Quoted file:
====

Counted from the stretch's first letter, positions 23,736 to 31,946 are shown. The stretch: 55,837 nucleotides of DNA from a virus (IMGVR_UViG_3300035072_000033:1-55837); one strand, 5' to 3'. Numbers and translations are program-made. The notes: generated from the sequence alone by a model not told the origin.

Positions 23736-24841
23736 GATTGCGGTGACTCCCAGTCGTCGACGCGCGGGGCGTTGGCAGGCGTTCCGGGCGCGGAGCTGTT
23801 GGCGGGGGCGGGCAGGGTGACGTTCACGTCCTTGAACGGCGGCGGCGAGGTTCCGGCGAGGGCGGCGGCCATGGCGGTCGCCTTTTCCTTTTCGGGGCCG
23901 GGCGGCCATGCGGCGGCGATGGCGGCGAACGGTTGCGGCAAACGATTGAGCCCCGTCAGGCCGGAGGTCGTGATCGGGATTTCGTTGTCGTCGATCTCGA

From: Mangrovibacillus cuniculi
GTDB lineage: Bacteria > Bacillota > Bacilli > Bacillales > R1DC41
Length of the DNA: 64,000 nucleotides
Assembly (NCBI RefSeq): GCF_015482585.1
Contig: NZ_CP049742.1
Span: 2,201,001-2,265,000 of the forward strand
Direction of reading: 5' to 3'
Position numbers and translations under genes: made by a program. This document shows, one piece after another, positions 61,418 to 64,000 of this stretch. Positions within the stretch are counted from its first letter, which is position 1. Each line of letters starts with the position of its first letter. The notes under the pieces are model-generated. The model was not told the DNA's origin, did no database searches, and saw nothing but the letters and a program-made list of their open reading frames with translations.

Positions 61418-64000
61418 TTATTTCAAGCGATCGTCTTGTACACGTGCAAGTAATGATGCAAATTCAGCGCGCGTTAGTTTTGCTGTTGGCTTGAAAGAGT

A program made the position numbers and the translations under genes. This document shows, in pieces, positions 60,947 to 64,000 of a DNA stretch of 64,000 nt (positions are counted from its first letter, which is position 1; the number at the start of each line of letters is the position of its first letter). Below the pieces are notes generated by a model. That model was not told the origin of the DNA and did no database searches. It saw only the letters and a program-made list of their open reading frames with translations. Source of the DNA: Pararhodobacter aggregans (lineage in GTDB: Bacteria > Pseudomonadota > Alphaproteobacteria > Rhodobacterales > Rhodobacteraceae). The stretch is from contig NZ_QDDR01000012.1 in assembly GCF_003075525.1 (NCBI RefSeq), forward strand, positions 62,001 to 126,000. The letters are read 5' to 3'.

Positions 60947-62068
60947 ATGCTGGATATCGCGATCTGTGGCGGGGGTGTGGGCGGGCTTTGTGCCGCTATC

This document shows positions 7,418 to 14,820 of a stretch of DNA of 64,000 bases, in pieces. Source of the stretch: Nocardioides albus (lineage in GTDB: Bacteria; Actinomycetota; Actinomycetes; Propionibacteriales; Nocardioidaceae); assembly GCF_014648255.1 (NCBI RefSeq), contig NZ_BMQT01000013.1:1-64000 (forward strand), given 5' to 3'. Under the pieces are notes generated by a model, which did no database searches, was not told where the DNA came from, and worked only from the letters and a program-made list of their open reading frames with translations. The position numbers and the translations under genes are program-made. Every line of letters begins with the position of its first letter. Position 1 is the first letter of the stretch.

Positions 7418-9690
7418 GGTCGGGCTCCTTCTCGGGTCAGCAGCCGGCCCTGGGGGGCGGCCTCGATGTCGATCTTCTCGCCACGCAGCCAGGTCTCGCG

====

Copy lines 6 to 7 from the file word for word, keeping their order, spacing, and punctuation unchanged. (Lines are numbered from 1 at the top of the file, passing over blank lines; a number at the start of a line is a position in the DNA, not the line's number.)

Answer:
From: Mangrovibacillus cuniculi
GTDB lineage: Bacteria > Bacillota > Bacilli > Bacillales > R1DC41